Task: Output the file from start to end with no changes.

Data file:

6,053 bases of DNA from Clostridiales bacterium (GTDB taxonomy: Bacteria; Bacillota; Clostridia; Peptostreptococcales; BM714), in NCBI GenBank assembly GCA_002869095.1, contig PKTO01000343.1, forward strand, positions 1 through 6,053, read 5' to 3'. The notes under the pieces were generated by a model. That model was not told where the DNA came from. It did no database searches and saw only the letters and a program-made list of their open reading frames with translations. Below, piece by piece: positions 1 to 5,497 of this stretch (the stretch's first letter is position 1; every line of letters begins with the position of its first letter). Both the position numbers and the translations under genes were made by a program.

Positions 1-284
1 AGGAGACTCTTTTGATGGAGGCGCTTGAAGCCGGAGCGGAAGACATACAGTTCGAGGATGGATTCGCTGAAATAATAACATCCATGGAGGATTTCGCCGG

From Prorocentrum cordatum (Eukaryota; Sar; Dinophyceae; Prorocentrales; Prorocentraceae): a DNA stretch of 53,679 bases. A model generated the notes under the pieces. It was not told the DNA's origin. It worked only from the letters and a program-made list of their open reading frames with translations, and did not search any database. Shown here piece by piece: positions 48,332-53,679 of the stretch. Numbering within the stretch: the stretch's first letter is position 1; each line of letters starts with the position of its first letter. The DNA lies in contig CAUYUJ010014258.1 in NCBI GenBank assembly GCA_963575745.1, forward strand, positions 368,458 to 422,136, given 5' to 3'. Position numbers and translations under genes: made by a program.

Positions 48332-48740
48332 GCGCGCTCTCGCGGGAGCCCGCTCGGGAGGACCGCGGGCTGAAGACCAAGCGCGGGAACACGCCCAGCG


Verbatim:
6,053 bases of DNA from Clostridiales bacterium (GTDB taxonomy: Bacteria; Bacillota; Clostridia; Peptostreptococcales; BM714), in NCBI GenBank assembly GCA_002869095.1, contig PKTO01000343.1, forward strand, positions 1 through 6,053, read 5' to 3'. The notes under the pieces were generated by a model. That model was not told where the DNA came from. It did no database searches and saw only the letters and a program-made list of their open reading frames with translations. Below, piece by piece: positions 1 to 5,497 of this stretch (the stretch's first letter is position 1; every line of letters begins with the position of its first letter). Both the position numbers and the translations under genes were made by a program.

Positions 1-284
1 AGGAGACTCTTTTGATGGAGGCGCTTGAAGCCGGAGCGGAAGACATACAGTTCGAGGATGGATTCGCTGAAATAATAACATCCATGGAGGATTTCGCCGG

From Prorocentrum cordatum (Eukaryota; Sar; Dinophyceae; Prorocentrales; Prorocentraceae): a DNA stretch of 53,679 bases. A model generated the notes under the pieces. It was not told the DNA's origin. It worked only from the letters and a program-made list of their open reading frames with translations, and did not search any database. Shown here piece by piece: positions 48,332-53,679 of the stretch. Numbering within the stretch: the stretch's first letter is position 1; each line of letters starts with the position of its first letter. The DNA lies in contig CAUYUJ010014258.1 in NCBI GenBank assembly GCA_963575745.1, forward strand, positions 368,458 to 422,136, given 5' to 3'. Position numbers and translations under genes: made by a program.

Positions 48332-48740
48332 GCGCGCTCTCGCGGGAGCCCGCTCGGGAGGACCGCGGGCTGAAGACCAAGCGCGGGAACACGCCCAGCG